One of the most amazing incidents happens in the Gospel of Mark at which time we see Jesus tell a palsied man that his sins are forgiven. The thing about that statement I find so remarkable is that it looks, for all intents and purposes, to be a simple religious-sounding utterance. Like, “Blessings be upon you!” In other words, something purely platitudinal and that’s great. Those that were there (whose hearts were blinded) thought Jesus was crazy for saying something so outlandish, thinking that only “God” could do something like “forgive sins”. In other words, it was like Jesus was opining on something He wasn’t qualified to talk about. What happens next is pretty cool however: He parries the scribes’ petty complaints and then goes on to prove that He can reach into another realm for wisdom and inspiration. He tells the paralyzed man to “Arise, and take up thy bed, and go thy way into thine house.” (Mark 2:1-12) Which the man does, proving that the former statement Jesus made carried weight. One cannot simply say these things and have them take the intended effect unless they really know what they’re talking about. And Jesus definitely knows what He’s talking about. “What He hath seen and heard…”

“And they answered Jesus, and said, We cannot tell. And he said unto them, Neither tell I you by what authority I do these things.” (Matthew 21:27)

Jesus knew stuff, He had been around. His parable about the steward who was audited, so to speak, by the man for whom he was employed (see Luke, chapter 16) not only includes some very practical instruction on dealing with debt (pay it down little by little) but also allusion to a higher kingdom, one that doesn’t revolve around money and capital (see verse 8). Where does He get this stuff? Probably from the same place one gets cloudberries. Just joking, cloudberries are common in the northern hemisphere. But one would necessarily have to go higher in order to be able to talk about stuff of another plane and have it make sense in light of ours.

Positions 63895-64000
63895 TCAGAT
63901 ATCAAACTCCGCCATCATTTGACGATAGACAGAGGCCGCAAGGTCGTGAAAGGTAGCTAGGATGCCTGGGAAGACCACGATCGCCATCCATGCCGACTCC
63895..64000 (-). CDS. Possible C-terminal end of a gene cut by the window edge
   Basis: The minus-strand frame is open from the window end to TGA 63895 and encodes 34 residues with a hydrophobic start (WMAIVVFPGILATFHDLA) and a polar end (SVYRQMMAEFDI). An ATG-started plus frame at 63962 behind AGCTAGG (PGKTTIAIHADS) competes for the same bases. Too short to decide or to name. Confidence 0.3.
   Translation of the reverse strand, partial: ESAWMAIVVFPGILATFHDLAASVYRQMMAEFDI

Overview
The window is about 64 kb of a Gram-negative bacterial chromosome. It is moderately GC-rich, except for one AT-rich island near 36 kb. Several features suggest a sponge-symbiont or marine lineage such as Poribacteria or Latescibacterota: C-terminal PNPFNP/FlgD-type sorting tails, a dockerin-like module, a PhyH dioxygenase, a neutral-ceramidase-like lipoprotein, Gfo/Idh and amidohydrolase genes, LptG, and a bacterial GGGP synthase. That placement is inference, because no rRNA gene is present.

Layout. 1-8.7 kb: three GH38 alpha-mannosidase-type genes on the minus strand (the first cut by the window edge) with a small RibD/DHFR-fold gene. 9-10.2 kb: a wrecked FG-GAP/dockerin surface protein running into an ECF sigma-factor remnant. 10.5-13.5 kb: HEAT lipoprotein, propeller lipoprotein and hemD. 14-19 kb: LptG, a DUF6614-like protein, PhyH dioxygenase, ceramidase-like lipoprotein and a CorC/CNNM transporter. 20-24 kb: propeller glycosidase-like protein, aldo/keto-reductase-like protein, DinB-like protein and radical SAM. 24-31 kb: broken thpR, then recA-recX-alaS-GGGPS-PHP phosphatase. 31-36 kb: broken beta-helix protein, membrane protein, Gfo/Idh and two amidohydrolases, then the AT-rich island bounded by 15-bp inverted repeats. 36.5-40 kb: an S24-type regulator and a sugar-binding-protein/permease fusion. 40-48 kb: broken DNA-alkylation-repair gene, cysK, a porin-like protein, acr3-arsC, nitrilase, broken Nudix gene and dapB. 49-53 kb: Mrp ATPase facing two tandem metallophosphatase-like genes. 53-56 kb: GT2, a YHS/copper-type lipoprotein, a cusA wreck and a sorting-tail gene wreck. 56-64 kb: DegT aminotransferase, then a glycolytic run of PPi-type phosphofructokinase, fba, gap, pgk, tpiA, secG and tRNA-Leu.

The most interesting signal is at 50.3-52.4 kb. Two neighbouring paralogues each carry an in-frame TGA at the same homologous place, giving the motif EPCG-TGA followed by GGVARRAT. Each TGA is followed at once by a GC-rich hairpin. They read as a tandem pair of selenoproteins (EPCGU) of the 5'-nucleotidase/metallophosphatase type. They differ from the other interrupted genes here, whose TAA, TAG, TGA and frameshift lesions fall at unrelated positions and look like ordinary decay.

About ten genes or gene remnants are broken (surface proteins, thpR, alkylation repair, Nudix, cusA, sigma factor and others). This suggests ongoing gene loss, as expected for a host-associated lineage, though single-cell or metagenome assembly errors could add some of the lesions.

“Whence then cometh wisdom? And where is the place of understanding? Seeing it is hid from the eyes of all living, and kept close from the fowls of the air.” (Job 28:20-21)

I haven’t the foggiest

The following paragraph comes to us from Immanuel Kant’s Critique of Pure Reason:

“We can a priori and prior to all given objects have a knowledge of those conditions on which alone experience of them is possible, but never of the laws to which things may in themselves be subject without reference to possible experience.” (my emphasis)

Suffice it to say, Kant is looking to explain away the idea that there can be knowledge of things without actually having experienced them for ourselves. I think we all encounter that temptation to merely “talk the walk”. The implication behind everything (true) written about Christ is that He actually went through the things He talked about. But He wasn’t alone in doing so: His Father was with Him.